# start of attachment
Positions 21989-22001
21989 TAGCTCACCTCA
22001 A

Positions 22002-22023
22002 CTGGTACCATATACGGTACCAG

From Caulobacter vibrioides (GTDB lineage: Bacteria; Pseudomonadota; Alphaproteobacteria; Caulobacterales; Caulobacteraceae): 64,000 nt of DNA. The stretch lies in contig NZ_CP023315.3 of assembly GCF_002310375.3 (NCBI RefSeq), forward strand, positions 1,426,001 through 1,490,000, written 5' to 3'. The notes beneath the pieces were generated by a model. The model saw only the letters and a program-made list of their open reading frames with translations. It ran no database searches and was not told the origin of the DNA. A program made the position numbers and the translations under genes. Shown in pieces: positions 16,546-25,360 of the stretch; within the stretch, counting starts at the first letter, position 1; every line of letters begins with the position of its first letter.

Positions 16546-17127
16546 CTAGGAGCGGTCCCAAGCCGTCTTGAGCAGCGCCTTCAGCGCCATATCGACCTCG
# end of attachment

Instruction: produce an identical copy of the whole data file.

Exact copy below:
Positions 21989-22001
21989 TAGCTCACCTCA
22001 A

Positions 22002-22023
22002 CTGGTACCATATACGGTACCAG

From Caulobacter vibrioides (GTDB lineage: Bacteria; Pseudomonadota; Alphaproteobacteria; Caulobacterales; Caulobacteraceae): 64,000 nt of DNA. The stretch lies in contig NZ_CP023315.3 of assembly GCF_002310375.3 (NCBI RefSeq), forward strand, positions 1,426,001 through 1,490,000, written 5' to 3'. The notes beneath the pieces were generated by a model. The model saw only the letters and a program-made list of their open reading frames with translations. It ran no database searches and was not told the origin of the DNA. A program made the position numbers and the translations under genes. Shown in pieces: positions 16,546-25,360 of the stretch; within the stretch, counting starts at the first letter, position 1; every line of letters begins with the position of its first letter.

Positions 16546-17127
16546 CTAGGAGCGGTCCCAAGCCGTCTTGAGCAGCGCCTTCAGCGCCATATCGACCTCG